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The next hot M&A target? Solo advisors

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Often overlooked, solo advisors now appear to be the belles of the M&A ball.

Over 60% of RIAs who are considering an M&A transaction over the next five years plan to acquire a solo advisor, and 47% would like to take over a smaller firm's client accounts by buying its book of business, according to a survey of RIAs by FA Insight, a division of TD Ameritrade Institutional.

The aging advisor population is driving both supply and demand for the practices and clients of aging advisors, says Vanessa Oligino, TD Ameritrade's director of business performance solutions.

But solo advisors and small firms who haven't been able to keep up with the costs and demands of a fast-changing industry has also been a contributing factor, Oligino says.

"Practices that haven't been able to succeed are looking to partner with someone who can help them accelerate their growth," she says.

But both buyers and sellers have to be patient, Oligino warns.

"I think people believe [a successful M&A transaction] happens a lot faster than it actually does," she explains. "People think it will happen in the next 12 months, but it could take from three to five years."
Buyers of solo practices or small firms are usually not large themselves, often having less than around $500,000 in assets. As a result, these firms don't have access to the kind of cash available to acquirers such as large RIA firms or private equity firms.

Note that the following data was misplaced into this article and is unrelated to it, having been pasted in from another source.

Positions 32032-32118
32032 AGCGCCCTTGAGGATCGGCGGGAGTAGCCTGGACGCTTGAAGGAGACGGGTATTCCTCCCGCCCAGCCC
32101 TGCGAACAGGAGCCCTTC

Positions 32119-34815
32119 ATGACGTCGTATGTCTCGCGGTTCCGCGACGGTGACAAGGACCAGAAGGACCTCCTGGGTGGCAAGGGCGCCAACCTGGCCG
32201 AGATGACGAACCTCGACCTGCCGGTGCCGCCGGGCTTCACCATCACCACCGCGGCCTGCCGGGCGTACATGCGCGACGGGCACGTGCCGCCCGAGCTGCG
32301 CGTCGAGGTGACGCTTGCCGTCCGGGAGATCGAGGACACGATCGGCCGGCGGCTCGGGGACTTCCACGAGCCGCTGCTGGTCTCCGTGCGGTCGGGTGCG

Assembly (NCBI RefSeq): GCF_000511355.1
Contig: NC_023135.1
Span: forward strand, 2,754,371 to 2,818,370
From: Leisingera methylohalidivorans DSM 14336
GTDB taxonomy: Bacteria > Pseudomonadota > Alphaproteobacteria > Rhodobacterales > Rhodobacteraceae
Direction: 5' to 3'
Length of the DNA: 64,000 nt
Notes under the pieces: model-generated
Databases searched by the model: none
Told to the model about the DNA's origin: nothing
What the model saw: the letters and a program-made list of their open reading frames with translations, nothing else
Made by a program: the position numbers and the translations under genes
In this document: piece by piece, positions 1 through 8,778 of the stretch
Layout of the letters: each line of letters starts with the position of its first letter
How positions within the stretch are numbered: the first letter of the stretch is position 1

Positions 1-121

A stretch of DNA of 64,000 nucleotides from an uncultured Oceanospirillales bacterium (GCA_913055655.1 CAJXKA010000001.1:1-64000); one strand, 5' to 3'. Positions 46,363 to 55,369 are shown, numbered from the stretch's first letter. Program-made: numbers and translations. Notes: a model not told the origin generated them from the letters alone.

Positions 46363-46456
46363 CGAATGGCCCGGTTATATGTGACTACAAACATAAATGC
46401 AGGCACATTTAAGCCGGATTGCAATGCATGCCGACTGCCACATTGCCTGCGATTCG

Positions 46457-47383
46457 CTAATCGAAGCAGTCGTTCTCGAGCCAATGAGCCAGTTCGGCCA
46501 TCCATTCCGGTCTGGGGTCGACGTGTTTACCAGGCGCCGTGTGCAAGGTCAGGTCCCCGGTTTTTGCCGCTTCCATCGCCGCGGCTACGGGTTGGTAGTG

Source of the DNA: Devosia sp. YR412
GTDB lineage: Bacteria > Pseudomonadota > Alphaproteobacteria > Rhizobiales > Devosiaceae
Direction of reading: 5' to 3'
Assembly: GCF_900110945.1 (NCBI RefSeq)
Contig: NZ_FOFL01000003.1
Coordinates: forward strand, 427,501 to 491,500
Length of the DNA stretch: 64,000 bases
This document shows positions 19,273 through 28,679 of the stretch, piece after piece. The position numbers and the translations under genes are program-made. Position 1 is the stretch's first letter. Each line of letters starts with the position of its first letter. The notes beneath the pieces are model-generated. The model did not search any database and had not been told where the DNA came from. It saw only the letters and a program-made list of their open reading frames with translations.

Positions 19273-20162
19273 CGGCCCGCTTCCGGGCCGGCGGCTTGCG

That's why deal terms as so important, Oligino notes, especially requirements that solo advisors and principals of small firms stay on for a certain period of time after they are acquired.

"How long a seller stays on to make the transition as seamless as possible is a very important consideration," Oligino says. "It can make all the difference between a good deal and a bad one."

The survey confirmed that the RIA M&A boom shows no signs of slowing down.

Three-quarters of the 234 firms surveyed by FA Insight said they expect to be in a transaction over the next five years, and interest in M&A transactions increased proportional to a firm's size. Indeed, 100% of firms generating $4 million to $8 million in revenue annually said they expect to enter a transaction within the next five years.

Among advisors with $1.5 million to $4 million in revenue, 76% expect to be involved in a transaction over the next five years, up from 50% who said they completed a deal in the previous five years.

Oligino says she doesn't see headwinds ahead that may slow down the frenetic pace of M&A deals.
Even a market downturn may not be a deterrent, she speculates.

"Sellers may not be as attractive because they'll have less assets," Oligino says, "but buyers may see [a downturn] as a good time to buy because firms will be undervalued."

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